Aynur Tekin / DUVARIstanbul Municipality buys electric vehicles to replace carriages on Princes' Islands
More than 1,000 horses living in stables on Istanbul's Princes' Islands are at risk of death due to lack of activity. Previously used to pull carriages, the municipality of Istanbul purchased the horses from their owners earlier this year.
Late last year, after a number of horses were diagnosed with glanders disease, the Istanbul governor's office banned the horse-drawn carriages for three months. More than 100 horses had to be put down due to their illnesses.
On January 16 of this year, the municipality of Istanbul voted to permanently ban the horse-drawn carriages, a decision that followed years of controversy over the issue.
Island residents, animal rights activists and environmentalists had long campaigned for the ban, arguing that the animals were overworked and not properly looked after. However, others insisted that the horse-drawn carriages, a tourist attraction and source of transportation on the motor vehicle-free islands, had become a staple of the Princes’ Island.
The drivers themselves fiercely opposed the ban, saying that it would effectively ruin their livelihood. The city ended up paying each carriage driver 300,000 TL for their license plate, and 4,000 TL for each horse. According to an announcement made by the city on Feb. 28, the municipality purchased 1,225 horses, which are now living in three stables on Büyükada, the largest of the Princes’ island.Island horse-driven carriages should be banned: Parliamentary report
The Islands Horses Platform, established by island residents, has closely monitored the conditions of the horses. It maintains that 200 horses have died within a month, and that the horses scarcely leave their stables.
The platform has launched a campaign on change.org demanding that the municipality of Istanbul ensure healthy and safe living conditions as well as routine inspections for the horses, considering that the city is now the owner of the horses and is responsible for their welfare.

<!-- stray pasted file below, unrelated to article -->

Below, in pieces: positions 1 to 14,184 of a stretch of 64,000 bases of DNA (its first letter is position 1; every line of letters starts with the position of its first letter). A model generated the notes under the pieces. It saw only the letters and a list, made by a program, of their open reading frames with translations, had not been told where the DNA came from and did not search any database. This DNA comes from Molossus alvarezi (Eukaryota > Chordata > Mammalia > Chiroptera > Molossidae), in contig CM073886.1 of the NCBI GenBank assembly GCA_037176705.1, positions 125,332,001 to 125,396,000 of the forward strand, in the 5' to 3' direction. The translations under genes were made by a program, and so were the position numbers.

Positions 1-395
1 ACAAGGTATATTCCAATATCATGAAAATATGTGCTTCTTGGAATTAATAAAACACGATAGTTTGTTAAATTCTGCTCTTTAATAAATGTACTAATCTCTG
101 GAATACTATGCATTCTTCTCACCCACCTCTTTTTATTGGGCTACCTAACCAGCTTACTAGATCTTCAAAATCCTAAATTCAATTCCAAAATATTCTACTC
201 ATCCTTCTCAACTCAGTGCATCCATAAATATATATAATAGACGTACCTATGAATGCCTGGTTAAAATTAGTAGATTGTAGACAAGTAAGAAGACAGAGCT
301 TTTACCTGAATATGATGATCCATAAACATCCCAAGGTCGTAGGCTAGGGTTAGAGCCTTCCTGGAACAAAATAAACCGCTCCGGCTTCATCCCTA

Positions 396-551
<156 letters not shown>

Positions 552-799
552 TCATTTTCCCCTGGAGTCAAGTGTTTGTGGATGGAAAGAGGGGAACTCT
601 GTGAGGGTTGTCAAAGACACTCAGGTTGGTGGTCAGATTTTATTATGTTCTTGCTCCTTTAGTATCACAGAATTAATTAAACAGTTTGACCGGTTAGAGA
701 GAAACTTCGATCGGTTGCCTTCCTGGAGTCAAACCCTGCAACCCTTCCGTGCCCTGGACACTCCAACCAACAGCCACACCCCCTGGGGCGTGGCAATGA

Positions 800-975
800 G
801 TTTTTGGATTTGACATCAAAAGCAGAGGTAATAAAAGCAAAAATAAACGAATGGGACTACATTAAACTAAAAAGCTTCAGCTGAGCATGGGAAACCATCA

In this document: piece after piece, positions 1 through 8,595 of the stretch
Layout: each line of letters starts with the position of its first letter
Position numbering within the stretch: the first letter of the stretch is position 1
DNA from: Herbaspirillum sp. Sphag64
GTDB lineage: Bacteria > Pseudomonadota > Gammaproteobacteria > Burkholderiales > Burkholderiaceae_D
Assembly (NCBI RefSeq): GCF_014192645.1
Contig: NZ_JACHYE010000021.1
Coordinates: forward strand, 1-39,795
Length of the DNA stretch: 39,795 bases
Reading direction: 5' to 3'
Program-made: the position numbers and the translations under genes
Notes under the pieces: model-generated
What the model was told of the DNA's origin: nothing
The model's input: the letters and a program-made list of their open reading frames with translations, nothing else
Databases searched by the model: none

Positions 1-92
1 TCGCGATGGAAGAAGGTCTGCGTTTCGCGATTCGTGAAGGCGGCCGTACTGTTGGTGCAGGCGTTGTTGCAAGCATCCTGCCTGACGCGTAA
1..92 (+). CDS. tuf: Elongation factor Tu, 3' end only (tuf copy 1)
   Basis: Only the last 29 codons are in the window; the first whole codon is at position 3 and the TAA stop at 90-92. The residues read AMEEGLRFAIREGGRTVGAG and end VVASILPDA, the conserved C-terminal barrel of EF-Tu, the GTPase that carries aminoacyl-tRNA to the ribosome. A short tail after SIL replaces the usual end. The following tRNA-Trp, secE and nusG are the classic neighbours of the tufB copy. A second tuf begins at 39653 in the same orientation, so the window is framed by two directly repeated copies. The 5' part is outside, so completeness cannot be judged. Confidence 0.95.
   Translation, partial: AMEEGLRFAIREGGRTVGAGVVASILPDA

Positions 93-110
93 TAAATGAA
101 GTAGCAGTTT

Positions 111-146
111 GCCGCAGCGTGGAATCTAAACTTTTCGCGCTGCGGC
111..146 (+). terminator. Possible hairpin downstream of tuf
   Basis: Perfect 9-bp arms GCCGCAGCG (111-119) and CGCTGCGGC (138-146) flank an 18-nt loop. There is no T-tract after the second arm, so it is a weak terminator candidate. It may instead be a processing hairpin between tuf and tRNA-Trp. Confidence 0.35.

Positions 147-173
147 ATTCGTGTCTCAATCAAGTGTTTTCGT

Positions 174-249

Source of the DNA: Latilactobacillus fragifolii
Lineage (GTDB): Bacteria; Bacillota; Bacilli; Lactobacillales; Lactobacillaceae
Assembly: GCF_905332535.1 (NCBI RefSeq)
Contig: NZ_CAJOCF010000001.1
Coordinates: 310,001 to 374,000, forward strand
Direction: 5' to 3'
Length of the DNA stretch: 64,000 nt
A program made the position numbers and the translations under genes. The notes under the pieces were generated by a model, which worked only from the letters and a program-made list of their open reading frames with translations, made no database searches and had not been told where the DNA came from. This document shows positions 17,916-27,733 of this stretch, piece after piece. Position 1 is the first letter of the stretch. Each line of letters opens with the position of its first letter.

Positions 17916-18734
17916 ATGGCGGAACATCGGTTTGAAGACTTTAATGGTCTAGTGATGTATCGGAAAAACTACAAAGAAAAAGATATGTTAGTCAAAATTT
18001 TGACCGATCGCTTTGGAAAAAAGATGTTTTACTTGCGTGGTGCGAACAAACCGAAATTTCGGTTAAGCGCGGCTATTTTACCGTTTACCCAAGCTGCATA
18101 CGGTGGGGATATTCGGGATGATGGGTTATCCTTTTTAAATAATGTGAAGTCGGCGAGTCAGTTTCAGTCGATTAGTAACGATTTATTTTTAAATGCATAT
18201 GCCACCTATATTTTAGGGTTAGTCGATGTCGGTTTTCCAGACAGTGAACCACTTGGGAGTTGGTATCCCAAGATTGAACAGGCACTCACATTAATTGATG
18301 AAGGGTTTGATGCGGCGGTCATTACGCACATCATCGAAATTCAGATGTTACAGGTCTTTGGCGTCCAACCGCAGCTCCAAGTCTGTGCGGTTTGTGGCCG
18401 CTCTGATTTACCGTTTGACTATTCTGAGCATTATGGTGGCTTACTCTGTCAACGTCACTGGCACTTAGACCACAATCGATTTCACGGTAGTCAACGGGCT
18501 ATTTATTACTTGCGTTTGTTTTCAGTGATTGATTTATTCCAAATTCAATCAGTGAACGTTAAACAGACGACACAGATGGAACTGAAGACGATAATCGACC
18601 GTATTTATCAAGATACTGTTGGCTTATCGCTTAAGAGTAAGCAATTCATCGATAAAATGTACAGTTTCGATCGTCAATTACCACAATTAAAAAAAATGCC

Zekiye Kürkçüoğlu, a Büyükada resident since 2007 and member of the Island Horses Platform, said that she has been checking on the horses every day for the past five months.
“Despite us insisting on it for four months, an area where the horses could roam was not opened up. One space was opened in early April, but the horses are only allowed to roam in it once a week,” Kürkçüoğlu told Duvar, adding that she had seen many horses die.
“I saw many and I continue to see them [die]. It is worse than it used to be. You don't even need to go to the stables, if you were look from a hill on the island, you would see what’s happening to them,” she said.
According to Kürkçüoğlu, the municipality of Istanbul has provided sufficient food and water for the horses, but has sent veterinarians with no experience to care for them and does not provide them with much freedom.
The city rejected some of the activists' claims, and said the assertions according to which more than 300 horses had died and that the horses were handed to butchers or used as tests for coronavirus vaccines were erroneous.The horses of Istanbul
“It's true that we lack space, but this is has to do with the island’s spatial capacity. There is insufficient space and we’re looking for more, but no one is giving it to us. We’re doing our best to come up with the best solution within the spectrum of available possibilities,” Istanbul mayoral advisor Tonguç Çoban told Duvar.
According to Çoban, some horses could be sent to universities for breeding, while local municipalities could care for others, and children could play with them. Çoban added that while the city has been reviewing the offers it has received so far, there has been no significant demand from people to adopt the horses due to the COVID-19 pandemic.